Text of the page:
Thousands of dollars in public money will be on the table when a proposal to turn Ottawa’s downtown core into a hub of environmentally-friendly buildings goes to city hall this week.
By Jacob Serebrin
The plan to make an area south of the Parliament Buildings into what’s known as an EcoDistrict goes before the city’s finance and economic development committee on Tuesday
The group behind the proposal, the Ottawa Centre EcoDistrict (OCED), is asking for $20,000 from Invest Ottawa. It also wants to formally affiliate the project with the city.
This would allow it to apply for up to $100,000 in matching funds from the Federation of Canadian Municipalities’ green municipal fund program.
The money from Invest Ottawa would come from the municipal economic development agency’s existing funds. Staff are recommending councillors who sit on the committee, which Mayor Jim Watson chairs, approve the spending.
Invest Ottawa has been involved in the plan from the beginning and is strongly promoting it.
“We’re hoping that they’ll approve it,” said Karen Pero, the agency’s senior business development manager for the cleantech sector. “We’re pretty confident that they will.”
The plan has the support of several downtown businesses, the Bank Street and Sparks Street business improvement areas, the Ottawa Chamber of Commerce and city councillor Diane Holmes, who represents the ward where the eco-district would be located.
Supporters of the plan say it will help draw more businesses downtown as several departments with the federal government – the city’s largest single tenant for office space – plan moves to the suburbs.
“The basis of this is the exodus of the federal government from downtown Ottawa, which leaves a lot of B and C class buildings vacant and gives landlords an opportunity to do renovations,” said Ms. Pero.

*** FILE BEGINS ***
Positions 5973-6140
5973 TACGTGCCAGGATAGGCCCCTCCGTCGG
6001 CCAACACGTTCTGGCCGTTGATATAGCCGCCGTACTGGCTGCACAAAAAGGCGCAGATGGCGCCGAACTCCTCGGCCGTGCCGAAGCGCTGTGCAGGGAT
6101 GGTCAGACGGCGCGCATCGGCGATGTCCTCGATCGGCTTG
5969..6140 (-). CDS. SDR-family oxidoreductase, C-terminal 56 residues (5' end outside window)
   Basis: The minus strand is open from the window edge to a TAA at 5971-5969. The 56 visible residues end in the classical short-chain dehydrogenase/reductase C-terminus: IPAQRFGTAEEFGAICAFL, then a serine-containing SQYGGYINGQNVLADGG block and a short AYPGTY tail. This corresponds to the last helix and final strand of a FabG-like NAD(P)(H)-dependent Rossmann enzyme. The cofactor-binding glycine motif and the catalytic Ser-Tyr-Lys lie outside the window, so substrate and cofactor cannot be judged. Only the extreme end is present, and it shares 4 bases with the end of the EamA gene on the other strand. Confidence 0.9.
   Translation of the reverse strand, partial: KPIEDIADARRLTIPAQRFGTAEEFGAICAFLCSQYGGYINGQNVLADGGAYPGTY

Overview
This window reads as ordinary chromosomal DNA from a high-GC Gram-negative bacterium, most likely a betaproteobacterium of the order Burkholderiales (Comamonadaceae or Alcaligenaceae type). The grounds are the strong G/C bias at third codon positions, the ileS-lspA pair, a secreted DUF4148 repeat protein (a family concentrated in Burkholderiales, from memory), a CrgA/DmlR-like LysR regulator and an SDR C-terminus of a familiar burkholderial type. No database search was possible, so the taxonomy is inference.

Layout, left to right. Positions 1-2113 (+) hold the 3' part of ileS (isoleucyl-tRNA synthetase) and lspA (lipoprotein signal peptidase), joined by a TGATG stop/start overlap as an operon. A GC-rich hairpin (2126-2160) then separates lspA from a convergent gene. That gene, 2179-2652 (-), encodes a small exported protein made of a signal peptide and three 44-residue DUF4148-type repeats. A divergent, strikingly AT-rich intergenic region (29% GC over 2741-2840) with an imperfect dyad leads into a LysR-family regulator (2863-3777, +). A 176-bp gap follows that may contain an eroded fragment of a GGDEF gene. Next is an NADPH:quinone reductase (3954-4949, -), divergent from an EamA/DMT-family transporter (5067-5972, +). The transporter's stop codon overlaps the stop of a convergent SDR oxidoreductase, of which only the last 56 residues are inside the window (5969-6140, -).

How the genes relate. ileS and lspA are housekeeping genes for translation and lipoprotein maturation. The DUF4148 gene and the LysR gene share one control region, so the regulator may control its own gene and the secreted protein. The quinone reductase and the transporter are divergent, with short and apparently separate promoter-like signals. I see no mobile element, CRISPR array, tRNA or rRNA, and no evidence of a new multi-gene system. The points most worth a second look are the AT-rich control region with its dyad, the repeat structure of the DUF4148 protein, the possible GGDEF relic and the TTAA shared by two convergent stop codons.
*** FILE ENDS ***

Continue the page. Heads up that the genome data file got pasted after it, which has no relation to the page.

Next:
But it’s not just about fixing up buildings.
“There’s a lot of smaller stuff and a lot of bigger things,” said James McNeil, co-chair of OCED, and the co-founder and managing principal at real estate brokerage JJ McNeil Commercial.
The proposal calls for “collaborative infrastructure,” large-scale projects like centralized heating and cooling for the district. It would also promote “sustainable business practices.”
The ecodistrict would “provide experts from the community,” said Ms. Pero. These experts would “offer their services to any local business and offer advice on how the business can be more energy efficient and eco-friendly.”
The plan also calls for more public art, community gardens and a new street vendor program, which are intended to make downtown more pedestrian friendly and draw shoppers to area retailers, said Ms. Pero.
The plan’s other focuses will also benefit Ottawa’s economy, said Ms. Pero, by “helping to attract companies to locate in Ottawa.”
“A lot of companies, especially big companies, want to be seen as being eco-friendly and green,” said Ms. Pero. “They’re interested in being in green buildings.”
According to Mr. McNeil, for many businesses, being more environmentally friendly is “becoming a core part of how they conduct business. It’s part of being best-in-class.”
Landlords could also see benefits, Ms. Pero said, as green-building tenants typically sign longer leases.
The renovations needed to implement the plan would also create jobs, according to Mr. McNeil, providing work for architects, engineers and consultants.
“The transition would create opportunities to help grow the city,” said Mr. McNeil. “It’s designed to help the city and help the downtown.
The project still has a ways to go. If it gets finance committee approval, it will still have to be approved by the full city council.
“It isn’t something that happens overnight,” said Ms. Pero. “We’ll start to see things happen over the next six months.
With other cities, including Toronto, Washington D.C., Portland and Seattle, implementing similar programs, Mr. McNeil said the initiative is “needed to allow us to compete.”
“Capital cities should reflect on what a city should be, they should be the showcase,” said Mr. McNeil. “This is an opportunity or Ottawa to be a showcase city for the rest of Canada and the world.